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Democratic Republic of the Congo: displacement, a refuge from violence

13-02-2009 Operational Update

After intense fighting resumed at the end of October 2008, some 250,000 civilians from Rutshuru territory in North Kivu had to leave their native villages at the risk of their lives. Today, some are returning home.

Over 40,000 people have gone to a small camp for the displaced in Kibati, about 15 kilometres from Goma. Their arrival in a facility unsuited for such a large number of people caused many problems, especially in terms of water supply, shelter and food. In addition, because the front line is so near, the displaced lack security and are often the victims of violent acts committed by weapon bearers.

  • Many displaced people found refuge with residents of towns and villages situated on the western side of Lake Kivu, such as Saké, Kiroche and Bweremana in North Kivu, and Minova in South Kivu. The massive influx of people with no means of livelihood buffeted the economies of the host communities.

  • Several tens of thousands of displaced people moved northwards seeking refuge in areas near the Ugandan border. Some 5,000 of them reportedly took refuge temporarily in Uganda.

  • At the same time, South Lubero was the scene of clashes between various armed groups. As a consequence, the population had to move several times. During these movements, a number of civilians were stripped of everything they had.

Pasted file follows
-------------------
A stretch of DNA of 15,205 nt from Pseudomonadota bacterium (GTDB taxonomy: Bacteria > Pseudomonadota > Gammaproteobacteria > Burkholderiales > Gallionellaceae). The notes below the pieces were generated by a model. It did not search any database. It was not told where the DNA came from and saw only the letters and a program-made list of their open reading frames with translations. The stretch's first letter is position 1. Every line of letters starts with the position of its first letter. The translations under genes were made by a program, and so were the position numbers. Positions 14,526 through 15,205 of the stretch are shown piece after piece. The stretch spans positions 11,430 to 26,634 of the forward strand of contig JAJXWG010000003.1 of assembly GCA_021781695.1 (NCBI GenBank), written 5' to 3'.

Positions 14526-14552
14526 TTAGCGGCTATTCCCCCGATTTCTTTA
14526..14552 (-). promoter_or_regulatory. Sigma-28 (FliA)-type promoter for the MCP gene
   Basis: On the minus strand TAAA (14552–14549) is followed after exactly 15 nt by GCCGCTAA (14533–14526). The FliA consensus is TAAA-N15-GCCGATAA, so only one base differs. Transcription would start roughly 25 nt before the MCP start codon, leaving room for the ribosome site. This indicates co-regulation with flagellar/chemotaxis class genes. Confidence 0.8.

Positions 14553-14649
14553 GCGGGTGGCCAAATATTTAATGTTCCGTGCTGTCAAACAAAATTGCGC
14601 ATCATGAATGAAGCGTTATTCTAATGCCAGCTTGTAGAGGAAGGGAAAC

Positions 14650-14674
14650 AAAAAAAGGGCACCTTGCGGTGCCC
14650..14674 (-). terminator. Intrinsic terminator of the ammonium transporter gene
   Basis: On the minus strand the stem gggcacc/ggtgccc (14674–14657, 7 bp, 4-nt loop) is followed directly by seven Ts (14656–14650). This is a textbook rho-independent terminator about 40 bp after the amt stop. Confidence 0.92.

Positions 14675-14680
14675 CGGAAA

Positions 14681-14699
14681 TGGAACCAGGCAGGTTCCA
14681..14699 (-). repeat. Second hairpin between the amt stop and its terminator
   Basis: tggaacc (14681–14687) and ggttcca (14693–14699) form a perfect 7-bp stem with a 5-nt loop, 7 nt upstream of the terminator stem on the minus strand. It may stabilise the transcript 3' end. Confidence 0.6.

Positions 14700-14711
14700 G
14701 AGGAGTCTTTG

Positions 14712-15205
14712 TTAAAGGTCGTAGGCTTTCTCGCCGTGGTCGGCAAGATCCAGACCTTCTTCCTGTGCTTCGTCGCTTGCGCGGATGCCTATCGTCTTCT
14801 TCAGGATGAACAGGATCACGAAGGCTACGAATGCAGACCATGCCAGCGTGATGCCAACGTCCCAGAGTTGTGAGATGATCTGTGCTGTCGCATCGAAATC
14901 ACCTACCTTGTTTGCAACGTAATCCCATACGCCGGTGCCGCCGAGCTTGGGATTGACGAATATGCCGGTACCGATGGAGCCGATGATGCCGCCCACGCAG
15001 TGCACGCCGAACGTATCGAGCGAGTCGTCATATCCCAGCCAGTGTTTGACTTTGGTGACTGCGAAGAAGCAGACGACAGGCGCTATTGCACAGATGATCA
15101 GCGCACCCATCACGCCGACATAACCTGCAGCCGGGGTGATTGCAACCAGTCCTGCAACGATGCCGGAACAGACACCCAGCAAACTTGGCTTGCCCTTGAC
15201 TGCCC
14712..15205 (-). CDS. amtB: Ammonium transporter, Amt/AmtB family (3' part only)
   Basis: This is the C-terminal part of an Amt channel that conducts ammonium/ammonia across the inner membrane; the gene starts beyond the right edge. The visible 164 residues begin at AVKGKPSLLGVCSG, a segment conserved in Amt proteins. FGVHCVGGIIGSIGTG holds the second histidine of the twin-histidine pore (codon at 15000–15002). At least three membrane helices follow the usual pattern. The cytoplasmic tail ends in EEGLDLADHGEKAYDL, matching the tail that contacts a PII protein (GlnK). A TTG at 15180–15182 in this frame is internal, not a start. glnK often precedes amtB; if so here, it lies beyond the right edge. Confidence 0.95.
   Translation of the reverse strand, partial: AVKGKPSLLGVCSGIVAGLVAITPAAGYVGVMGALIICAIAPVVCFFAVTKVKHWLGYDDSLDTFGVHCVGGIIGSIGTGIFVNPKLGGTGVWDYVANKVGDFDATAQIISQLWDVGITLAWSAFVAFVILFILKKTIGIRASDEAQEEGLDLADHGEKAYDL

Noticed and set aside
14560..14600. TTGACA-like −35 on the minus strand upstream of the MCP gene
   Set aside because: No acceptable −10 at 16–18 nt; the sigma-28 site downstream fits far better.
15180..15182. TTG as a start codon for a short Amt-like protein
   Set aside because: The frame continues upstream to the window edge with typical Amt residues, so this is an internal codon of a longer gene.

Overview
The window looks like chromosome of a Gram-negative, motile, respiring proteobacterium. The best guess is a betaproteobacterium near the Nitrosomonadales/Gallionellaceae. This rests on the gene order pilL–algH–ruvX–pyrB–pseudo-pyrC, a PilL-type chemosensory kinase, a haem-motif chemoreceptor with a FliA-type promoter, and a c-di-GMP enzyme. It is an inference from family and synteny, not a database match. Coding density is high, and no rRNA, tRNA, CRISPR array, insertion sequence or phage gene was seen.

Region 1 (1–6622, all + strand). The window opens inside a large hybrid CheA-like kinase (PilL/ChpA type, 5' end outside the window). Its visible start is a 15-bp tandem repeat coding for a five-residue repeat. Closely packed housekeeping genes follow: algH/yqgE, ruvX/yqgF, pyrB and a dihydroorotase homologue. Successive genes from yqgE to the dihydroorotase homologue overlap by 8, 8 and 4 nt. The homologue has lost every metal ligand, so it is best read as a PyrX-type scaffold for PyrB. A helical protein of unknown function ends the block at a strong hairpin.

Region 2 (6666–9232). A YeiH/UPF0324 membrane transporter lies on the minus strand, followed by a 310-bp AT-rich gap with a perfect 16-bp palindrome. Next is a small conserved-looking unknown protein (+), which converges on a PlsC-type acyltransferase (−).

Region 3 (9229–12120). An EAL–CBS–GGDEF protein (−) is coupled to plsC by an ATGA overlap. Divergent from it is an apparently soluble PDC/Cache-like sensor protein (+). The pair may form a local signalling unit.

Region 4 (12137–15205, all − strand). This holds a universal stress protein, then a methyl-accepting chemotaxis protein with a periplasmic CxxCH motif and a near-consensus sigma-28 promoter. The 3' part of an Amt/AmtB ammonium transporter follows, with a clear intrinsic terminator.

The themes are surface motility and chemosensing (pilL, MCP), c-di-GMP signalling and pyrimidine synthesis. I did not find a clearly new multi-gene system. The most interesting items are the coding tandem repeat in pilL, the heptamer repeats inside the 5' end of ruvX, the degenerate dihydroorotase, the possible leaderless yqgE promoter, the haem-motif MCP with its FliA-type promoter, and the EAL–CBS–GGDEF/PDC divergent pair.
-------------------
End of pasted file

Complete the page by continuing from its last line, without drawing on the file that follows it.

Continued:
Emergency response of the International Red Cross and Red Crescent Movement to the needs of the population  

  • Since November, the ICRC and the Red Cross Society of the Democratic Republic of the Congo have distributed food to more than 50,000 civilians accommodated in the Kibati camps or the Kibati area, and to more than 15, 000 in the Nyamilimalshasha area.

  • In addition, flour, maize, beans, oil and salt rations have been distributed to more than 67,000 civilians in the Saké and Bweremana areas and in the hills around Minova. This aid is enough to cover the needs of host communities and displaced people for the three months until the next harvest.

 Starting to fend for oneself again  

  • A few months have passed since the crisis began. Like host communities, displaced people taking advantage of a certain calm in Rutshuru and South Lubero to return to their home villages are having great difficulty regaining their former standard of living. In addition to the food that they receive, these people are therefore also given seed and tools allowing them to restart the agricultural cycle and make a living on their own. The ICRC and the Red Cross Society of the Democratic Republic of the Congo are carrying out these aid distributions in cooperation with the World Food Programme.

  • In January, 7,415 people living in the Kibati area and more than 4,800 people in Kirotsch were given aid of this kind.

  • The distribution of seed and farming tools to some 15,000 people living in the Alimbongo and Bingi areas of South Lubero began in February. An operation to bring aid to more than 45,000 civilians in and around Kamandi adversely affected by the conflict is under preparation.

  • Beginning in mid-February, more than 45,000 residents and returnees in Rutshuru territory (Rugari, Kabaya and Rumangabo) will also receive aid of this kind, as will more than 6,500 people in the hills around Minova, in South Kivu.

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